Banning cigarette ads results in fewer people becoming addicted to smoking.  There's little evidence that the same would not happen with gambling. 
  • Gambling is a bit like drinking. For many people, including myself, it is a fun  past time. If you gamble what you can afford to lose and drink within moderation, neither are a problem.

    Some people are unable to do this and the question is, if you banned drinking and gambling, would you solve the problem? I suspect the only people you would restrict are the ones that get harmless fun out of them. Sadly, I don't think there is a solution in terms of restricting the industries. The question is, can people who can't control their addiction be helped to do so?


    Banning drinking or gambling won't solve the problem of alcoholism or gambling addiction. But I think very few people are suggesting that.  I certainly wouldn't support it. 
  • Chizz said:
    With regards to smoking and the effects of advertising. 
    A 30 year old in the UK would have seen: 
    • Tobacco advertising on billboards until the age of 12 
    • Direct marketing of tobacco products until the age of 12 
    • Tobacco sponsorship starting to be phased out from the age of 13
    • Tobacco advertising on F1 Grand Prix events until the age of 13  
    • Tobacco products sold through vending machines until the age of 21 (note: of the 11-15 year olds who smoke regularly, 11% said they bought their cigarettes from vending machines)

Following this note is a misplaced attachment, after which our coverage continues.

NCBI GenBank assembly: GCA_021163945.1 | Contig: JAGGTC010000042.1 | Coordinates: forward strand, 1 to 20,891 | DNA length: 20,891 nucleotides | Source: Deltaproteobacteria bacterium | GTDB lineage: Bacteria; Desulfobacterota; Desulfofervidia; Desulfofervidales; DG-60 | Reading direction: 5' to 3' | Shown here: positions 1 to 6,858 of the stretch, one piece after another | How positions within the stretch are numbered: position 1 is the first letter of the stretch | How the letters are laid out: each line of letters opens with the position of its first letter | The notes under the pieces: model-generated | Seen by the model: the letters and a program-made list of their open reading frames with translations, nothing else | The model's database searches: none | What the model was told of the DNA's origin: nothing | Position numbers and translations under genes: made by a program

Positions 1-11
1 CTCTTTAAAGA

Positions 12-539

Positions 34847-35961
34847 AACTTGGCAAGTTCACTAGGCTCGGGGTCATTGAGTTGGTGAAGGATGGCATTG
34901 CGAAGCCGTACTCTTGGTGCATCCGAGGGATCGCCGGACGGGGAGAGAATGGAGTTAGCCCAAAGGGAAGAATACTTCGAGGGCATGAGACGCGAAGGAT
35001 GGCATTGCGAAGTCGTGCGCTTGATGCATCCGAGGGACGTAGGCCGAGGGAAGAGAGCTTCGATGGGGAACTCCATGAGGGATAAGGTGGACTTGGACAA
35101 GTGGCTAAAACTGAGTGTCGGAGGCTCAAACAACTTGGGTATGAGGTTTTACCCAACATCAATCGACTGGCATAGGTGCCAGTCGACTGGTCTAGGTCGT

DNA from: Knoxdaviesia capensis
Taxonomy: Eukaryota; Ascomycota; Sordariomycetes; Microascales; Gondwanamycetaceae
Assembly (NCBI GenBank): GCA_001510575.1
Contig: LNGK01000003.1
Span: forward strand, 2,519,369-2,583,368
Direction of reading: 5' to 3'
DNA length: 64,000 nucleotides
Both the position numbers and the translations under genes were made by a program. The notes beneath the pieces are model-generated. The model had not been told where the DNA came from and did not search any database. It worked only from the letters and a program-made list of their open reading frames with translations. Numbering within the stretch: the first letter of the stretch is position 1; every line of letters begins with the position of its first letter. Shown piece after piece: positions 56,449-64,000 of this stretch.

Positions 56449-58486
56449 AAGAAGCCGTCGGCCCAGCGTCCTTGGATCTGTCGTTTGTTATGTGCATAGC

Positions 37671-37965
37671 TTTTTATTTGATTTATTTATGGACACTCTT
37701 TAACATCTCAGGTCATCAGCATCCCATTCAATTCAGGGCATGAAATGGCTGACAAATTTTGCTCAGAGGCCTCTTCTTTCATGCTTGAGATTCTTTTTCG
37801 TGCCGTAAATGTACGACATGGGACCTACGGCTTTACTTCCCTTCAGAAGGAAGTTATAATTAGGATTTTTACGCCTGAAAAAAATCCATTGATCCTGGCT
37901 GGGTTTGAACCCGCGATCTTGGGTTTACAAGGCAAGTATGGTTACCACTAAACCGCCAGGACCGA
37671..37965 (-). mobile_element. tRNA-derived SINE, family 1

• Large shops displaying tobacco products until the age of 22 
    • Smaller shops displaying tobacco products until the age of 25 
    Chart showing pupil smoking status by year ever smoked current smokers regular smokers

    A 30 year old taking up smoking at the age of 14 would have been influenced, significantly, by advertising, sponsorship and promotion that is now banned.  Since then, and following the introduction of significant limitations to advertising, sponsorship and promotion of tobacco and cigarette brands, the proportion of people that have 'ever smoked' has better than halved.  

    Banning cigarette ads results in fewer people becoming addicted to smoking.  There's little evidence that the same would not happen with gambling. 
    There is little evidence because advertising gambling has not been banned. It would be interesting to see how much gambling has grown since advertising